Stevenson’s last letter to Colvin (Oct-Nov 1894)
The present contribution has been kindly provided by Roger G. Swearingen
[In my previous post I wrote by distraction that Stevenson’s letter with parts cut out was from 1887, this has now been corrected to November 1894, thanks to the comment below sent by Roger Swearingen, who adds a following interesting observation.]
There is only one letter from which lines on editorial matters were physically cut: RLS to Colvin, ca. 15 October, 4 and 6 November 1894, Letter 2797 [Letters 8: 382-4]. In note 2 it is remarked that the portion dictated to Belle on editorial matters (November 4 and 6) was masked out and the top quarter of the last sheet was cut away, affecting text on both sides of the page.
Bradford A. Booth, ‘The Vailima Letters of Robert Louis Stevenson’, Harvard Library Bulletin, 15:2 (April 1967), 117-128. Booth comments on this letter, 127-128, noting only that Colvin omitted the literary comments (except on St. Ives) from his publication of this letter and that when he sold the letter he ‘masked out key passages’. (Booth does not mention the cutting away of the top quarter.)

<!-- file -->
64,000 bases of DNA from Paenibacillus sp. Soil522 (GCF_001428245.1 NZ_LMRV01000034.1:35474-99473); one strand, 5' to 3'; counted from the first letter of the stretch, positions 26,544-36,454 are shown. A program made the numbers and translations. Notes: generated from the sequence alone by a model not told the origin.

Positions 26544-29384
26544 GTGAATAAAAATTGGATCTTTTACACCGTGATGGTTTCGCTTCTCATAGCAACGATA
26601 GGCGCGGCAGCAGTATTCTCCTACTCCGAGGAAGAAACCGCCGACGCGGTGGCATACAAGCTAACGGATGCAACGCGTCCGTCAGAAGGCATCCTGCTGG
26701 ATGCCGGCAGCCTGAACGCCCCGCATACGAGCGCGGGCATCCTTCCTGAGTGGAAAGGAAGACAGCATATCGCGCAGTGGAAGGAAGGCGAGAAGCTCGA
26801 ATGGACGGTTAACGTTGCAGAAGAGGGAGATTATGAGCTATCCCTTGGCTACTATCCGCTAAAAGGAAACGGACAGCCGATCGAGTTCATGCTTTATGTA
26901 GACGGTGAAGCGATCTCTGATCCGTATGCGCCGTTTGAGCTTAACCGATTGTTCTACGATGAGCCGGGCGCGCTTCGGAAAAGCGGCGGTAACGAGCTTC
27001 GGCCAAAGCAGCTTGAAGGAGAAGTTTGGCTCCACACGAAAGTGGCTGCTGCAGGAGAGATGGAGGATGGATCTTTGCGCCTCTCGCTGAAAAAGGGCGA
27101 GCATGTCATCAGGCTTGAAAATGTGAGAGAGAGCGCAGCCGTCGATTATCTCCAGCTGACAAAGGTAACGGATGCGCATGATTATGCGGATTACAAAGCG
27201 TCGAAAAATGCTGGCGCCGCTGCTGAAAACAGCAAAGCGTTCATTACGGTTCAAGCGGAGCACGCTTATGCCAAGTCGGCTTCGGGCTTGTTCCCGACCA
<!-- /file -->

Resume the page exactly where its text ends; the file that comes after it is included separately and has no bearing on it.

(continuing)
There is nothing in the previous post that you mention – ‘Colvin steps in with vim’, 24 May 2013 – about any letter in 1887 that was (also) cut. There, you refer correctly to the cuts made in the 1894 letter.
Colvin’s Version of RLS’s Letter
October and November 1894, Letter 2797
This letter was not published at all in the previously published Vailima Letters (1896) or Letters . . . to His Family and Friends (1899).
It is intriguing that this version has a short paragraph at the end that does not appear in the Yale Letters:
Things are going on here in their usual disheartening gait. The Treaty Officials are both good fellows whom I can’t help liking, but who will never make a hand of Samoa.
Possibly this paragraph was in the portion of this letter that was physically cut away but was included for its interest by Colvin in his expanded edition of the letters. I have not examined the letter itself (at Harvard) but cannot imagine that if this paragraph was (is) present Ernest Mehew could have overlooked it creating the (complete) text in the Yale Letters.